I am very confused with the following scenario. I am using a PIC microcontroller, and I am transmitting a continuous sequence of messages. According to CAN protocol I need to give some time before I transmit the next message.

To solve this problem I started checking for the Tx buffer is full or free before transmitting. But my only problem is I can't continuously be in the while loop checking for the flag as there can be a possibility the bus is not available, and it can never come out of the while loop. How do I avoid this tricky situation? The microcontroller I am using is in the dsPIC family.

  • \$\begingroup\$ Wait until either the buffer is free or a certain time has elapsed since entering the loop. \$\endgroup\$
    – JimmyB
    Dec 8, 2016 at 14:17
  • \$\begingroup\$ Could you not do other tasks while you're waiting for the buffer? \$\endgroup\$
    – user28910
    Dec 8, 2016 at 14:18
  • \$\begingroup\$ I am not clear how much time i should wait. \$\endgroup\$
    – rajesh
    Dec 8, 2016 at 14:19
  • 2
    \$\begingroup\$ Learn about how interrupts works.. \$\endgroup\$
    – m.Alin
    Dec 8, 2016 at 14:28
  • 2
    \$\begingroup\$ You are essentially asking how to write microcontroller programs. This scenario is nothing unique to CAN. In situations like these, you have a few options: polling, interrupts or DMA. DMA is usually the best solution but there might not be hardware support on it for the specific peripheral. Interrupts should only be used as a necessary evil when you have critical real-time requirements - they come with numerous disadvantages. The option left is polling, which can be done by a single check or a repeated check, depending on program design. \$\endgroup\$
    – Lundin
    Dec 9, 2016 at 8:07

1 Answer 1


The CAN standard doesn't require you wait. The CAN hardware controller takes care of collisions.

Perhaps your own CAN protocol needs delay in-between messages? You did not specify the application.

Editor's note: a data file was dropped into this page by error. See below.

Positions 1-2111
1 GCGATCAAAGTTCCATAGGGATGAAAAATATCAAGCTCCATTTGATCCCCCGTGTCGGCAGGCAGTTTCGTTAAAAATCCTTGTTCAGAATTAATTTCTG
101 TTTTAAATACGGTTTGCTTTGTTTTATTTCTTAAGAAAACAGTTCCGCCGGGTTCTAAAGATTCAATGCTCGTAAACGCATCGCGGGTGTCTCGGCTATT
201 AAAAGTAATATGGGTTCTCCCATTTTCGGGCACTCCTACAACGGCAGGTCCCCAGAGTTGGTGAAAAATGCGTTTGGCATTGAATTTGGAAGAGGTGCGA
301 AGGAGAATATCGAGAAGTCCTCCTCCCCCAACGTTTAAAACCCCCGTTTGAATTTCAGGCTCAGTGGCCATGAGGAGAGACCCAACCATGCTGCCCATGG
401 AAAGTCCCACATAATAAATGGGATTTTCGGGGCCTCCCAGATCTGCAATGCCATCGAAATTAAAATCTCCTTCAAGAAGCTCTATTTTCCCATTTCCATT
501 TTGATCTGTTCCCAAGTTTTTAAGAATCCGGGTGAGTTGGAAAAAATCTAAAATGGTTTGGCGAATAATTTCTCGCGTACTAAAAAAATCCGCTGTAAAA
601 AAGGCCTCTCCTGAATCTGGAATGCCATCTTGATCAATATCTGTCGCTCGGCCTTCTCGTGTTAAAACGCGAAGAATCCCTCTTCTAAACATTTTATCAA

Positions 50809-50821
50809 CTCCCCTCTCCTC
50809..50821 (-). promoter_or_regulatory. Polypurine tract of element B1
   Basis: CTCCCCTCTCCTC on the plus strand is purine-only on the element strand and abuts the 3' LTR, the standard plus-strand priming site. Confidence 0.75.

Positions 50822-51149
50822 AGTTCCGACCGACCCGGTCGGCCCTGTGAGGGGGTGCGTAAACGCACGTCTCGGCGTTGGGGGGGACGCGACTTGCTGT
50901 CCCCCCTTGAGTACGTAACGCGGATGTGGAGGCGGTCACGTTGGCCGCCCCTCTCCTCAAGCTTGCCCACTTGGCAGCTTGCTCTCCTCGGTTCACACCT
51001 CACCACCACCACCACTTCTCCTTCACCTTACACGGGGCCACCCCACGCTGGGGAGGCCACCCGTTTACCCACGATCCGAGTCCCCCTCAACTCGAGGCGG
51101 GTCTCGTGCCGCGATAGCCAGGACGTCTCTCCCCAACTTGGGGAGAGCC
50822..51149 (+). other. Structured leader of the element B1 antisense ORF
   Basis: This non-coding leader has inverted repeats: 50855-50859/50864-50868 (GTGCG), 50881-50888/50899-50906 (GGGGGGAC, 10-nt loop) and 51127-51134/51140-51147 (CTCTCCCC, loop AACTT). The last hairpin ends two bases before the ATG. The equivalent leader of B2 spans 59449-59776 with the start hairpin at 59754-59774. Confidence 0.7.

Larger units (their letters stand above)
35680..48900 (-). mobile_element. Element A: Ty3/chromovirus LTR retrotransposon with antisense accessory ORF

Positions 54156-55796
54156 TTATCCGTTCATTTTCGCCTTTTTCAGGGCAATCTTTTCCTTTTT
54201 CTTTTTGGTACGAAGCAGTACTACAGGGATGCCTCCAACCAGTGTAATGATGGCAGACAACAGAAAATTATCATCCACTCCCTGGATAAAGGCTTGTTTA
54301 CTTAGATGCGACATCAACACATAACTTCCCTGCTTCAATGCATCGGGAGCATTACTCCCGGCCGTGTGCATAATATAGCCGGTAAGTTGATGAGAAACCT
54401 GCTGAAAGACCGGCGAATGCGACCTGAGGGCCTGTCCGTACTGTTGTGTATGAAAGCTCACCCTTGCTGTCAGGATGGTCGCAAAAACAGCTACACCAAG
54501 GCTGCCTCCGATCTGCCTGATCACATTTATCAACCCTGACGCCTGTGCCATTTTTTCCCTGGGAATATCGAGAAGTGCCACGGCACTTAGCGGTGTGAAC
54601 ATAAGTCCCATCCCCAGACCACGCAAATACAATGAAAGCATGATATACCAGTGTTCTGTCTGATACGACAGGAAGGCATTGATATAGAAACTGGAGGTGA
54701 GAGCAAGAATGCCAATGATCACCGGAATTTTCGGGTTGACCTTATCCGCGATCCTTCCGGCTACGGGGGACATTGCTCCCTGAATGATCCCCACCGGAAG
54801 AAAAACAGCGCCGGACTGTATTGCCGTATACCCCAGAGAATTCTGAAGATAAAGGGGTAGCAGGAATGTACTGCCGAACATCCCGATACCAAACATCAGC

If you need to know if the message left the CAN controller you use, check the manual. There is a status bit or interrupt option when the message actually left.

Lastly, there should be no while (1) loops in embedded design. Execute your main loop forever, and your sending routine can check if the message left (and do what you need to do), then immediately return to the main loop so other functions can execute. Read on using a state machine style of programming, which is great practice, unless you use real-time OS like FreeRTOS.

  • \$\begingroup\$ I would suggest you post a schematic, not a frizzy thing. It appears from your question you do not have a CAN controller, if not the structure of your code will be different then if you have one. The controller takes care of the acknowledge, filters, etc for you. You might read the Bosh speck on CAN 2.0 or later. I notice you send a continuous stream of messages, but nothing about the required ACK did I miss something or you just using the CAN physical layer. CAN cannot work without an acknowledge to its message, that is part of the protocol. \$\endgroup\$
    – Gil
    Feb 14, 2021 at 19:11
  • \$\begingroup\$ @Gil did you really mean to comment on this answer or on the question? Also, since OP mentions a check for "transmit buffer is full", I am pretty sure there is a CAN controller there. In fact, dsPIC has CAN FD controller, if I am not mistaken. \$\endgroup\$
    – Maple
    Oct 18, 2021 at 20:45
  • \$\begingroup\$ On the question. I have come across CAN done without a controller such as the MPC2515. The schematic would answer that and many other questions. \$\endgroup\$
    – Gil
    Oct 18, 2021 at 21:02

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